It’s a scene that could be lifted from a movie: one moment you’re cooking and the next, everything is on fire. That’s the scary nature of grease fires and it’s one of the worst things that can happen in any kitchen. And to make matters worse: you cannot use water to put out the fire.
Yes, that’s right. You CANNOT pour water to snuff out a grease fire. Doing so will only make the situation worse. What you need to do is, first, not panic. Being in a kitchen gives you all the tools you need to put such a fire out. Instead of instinctively reaching for water, turn your attention to removing all the oxygen from the flame. You do this by covering the flame with another pot or a baking pan. If you find it difficult to cover the flame, dump A LOT of baking soda on it.
The solution is quite simple, right? However, that works best when the fire is in a home kitchen. A commercial kitchen will require a lot more than just baking soda. You will need something bigger, like a Halon extinguisher or an Aqueous Film Forming Foam. However, Halon extinguishers are expensive and contain elements that are bad for the environment.
The best way to help prevent a fire in the first place is to install a hood system. But if this is not an option, you should always have a fire extinguisher near.
A fire extinguisher may work, but only if used the right way. Shooting an extinguisher directly at a fire will spread it rather than contain it. What you have to do instead is stand further back. One of the drawbacks to this method is that it takes a while longer for the fire to be put out. You also need to make sure that you have the right extinguisher.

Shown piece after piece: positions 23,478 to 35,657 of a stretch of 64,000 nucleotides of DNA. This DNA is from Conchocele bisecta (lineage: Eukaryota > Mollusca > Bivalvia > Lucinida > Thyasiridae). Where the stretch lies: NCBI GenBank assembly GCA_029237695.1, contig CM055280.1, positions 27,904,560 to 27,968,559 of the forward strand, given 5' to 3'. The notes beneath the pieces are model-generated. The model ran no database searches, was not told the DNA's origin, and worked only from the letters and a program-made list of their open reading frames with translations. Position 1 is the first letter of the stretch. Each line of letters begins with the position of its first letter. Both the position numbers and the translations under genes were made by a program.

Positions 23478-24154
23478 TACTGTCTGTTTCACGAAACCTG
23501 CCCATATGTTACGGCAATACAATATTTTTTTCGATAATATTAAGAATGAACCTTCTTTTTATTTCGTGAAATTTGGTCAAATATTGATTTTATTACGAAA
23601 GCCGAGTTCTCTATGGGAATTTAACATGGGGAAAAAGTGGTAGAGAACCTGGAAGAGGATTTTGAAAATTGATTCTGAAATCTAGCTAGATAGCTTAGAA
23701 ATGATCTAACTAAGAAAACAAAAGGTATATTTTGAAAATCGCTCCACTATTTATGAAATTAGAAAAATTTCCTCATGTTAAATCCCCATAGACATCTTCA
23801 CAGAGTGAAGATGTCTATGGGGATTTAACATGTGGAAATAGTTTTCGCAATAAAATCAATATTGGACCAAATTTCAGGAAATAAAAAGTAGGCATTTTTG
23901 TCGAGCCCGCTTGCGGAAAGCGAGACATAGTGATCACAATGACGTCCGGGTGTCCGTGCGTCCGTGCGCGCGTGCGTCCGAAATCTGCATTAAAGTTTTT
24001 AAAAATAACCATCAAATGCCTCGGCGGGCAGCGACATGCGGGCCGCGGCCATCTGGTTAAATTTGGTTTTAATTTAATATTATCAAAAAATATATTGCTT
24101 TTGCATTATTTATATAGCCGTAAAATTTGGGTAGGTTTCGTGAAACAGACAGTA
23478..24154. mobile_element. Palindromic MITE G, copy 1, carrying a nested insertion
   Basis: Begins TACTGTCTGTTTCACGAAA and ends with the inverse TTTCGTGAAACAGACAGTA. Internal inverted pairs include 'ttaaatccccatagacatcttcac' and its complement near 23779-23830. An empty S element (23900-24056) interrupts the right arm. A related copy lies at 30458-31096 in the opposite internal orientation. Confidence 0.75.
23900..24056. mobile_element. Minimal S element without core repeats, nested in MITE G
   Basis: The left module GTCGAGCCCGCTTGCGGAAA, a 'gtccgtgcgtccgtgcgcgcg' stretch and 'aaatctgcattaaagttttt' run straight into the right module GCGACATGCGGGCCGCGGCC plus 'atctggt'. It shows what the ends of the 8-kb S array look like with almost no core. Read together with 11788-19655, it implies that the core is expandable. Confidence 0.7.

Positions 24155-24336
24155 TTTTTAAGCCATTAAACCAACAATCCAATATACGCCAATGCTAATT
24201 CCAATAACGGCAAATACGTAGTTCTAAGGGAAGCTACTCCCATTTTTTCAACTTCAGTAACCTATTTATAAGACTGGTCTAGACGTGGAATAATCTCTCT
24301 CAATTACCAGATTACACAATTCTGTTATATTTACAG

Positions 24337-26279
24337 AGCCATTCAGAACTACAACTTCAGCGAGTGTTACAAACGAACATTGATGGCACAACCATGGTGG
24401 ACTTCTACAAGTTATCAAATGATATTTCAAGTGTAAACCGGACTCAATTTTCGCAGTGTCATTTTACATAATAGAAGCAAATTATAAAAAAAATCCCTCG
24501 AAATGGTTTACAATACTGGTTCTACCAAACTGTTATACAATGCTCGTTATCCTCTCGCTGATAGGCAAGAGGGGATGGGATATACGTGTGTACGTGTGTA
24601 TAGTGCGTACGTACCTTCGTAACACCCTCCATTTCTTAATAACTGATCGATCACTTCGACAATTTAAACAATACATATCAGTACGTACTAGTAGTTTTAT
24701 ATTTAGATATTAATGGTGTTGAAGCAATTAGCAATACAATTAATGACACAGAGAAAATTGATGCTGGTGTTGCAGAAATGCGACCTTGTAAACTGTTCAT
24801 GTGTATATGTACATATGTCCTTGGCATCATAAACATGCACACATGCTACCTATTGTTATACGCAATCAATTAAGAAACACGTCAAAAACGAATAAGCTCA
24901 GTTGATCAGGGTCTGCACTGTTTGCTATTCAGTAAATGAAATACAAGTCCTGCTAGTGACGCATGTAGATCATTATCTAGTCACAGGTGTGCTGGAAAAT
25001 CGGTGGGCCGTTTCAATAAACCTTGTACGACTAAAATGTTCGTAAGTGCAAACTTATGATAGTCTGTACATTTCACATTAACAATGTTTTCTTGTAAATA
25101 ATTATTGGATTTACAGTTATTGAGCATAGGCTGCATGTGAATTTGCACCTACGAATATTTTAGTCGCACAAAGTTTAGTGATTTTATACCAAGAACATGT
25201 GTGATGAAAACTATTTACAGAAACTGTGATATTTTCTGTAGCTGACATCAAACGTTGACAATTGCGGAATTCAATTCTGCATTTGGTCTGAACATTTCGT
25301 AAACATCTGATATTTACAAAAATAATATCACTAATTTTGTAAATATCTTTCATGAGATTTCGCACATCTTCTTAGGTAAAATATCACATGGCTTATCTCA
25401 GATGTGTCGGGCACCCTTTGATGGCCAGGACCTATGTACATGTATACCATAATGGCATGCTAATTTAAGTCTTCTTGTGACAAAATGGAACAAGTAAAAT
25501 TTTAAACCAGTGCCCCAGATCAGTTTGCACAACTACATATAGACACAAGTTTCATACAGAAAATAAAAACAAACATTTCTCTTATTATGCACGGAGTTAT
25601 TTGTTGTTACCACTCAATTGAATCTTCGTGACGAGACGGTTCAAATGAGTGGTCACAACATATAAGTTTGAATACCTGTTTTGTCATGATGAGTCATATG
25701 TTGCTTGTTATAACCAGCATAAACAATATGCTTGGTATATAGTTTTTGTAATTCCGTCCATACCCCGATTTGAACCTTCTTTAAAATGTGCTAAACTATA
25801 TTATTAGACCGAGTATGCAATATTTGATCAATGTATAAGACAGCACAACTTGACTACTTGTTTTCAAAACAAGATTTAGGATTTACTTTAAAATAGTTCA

CO2 extinguishers are the most common. They work by removing oxygen but can disperse rather quickly. Another concern to keep in mind is if the extinguisher is pressurized, meaning spraying too close will actually do more damage. The white substance that comes out of the extinguisher is cold, which is not good for electronic stoves, but it maybe be the best option overall to stop the fire.
Dry-powder extinguishers, on the other hand, are best used outdoors and work well on small fires. But since this device uses a lot of powder, it can be very messy.
If you were to choose between not starting a fire in the kitchen and successfully putting out a fire, you would most likely opt for the former. Prevention is always better, and although grease fires may happen, there are steps you can take to avoid them.
One, make sure the hood system is turned on at all times when cooking. Its purpose in the kitchen is to remove airborne grease, smoke, odors, heat, steam, fumes, and combustion products.
Two, keep a clean cooking surface. Your hood system can only do so much; you should do your part as well and always make sure excess food is wiped away.
Three, know when you are defeated. Some fires take a turn for the worse even after you’ve exhausted all options. You have to think about your safety as well. Call for help and get everyone to safety.
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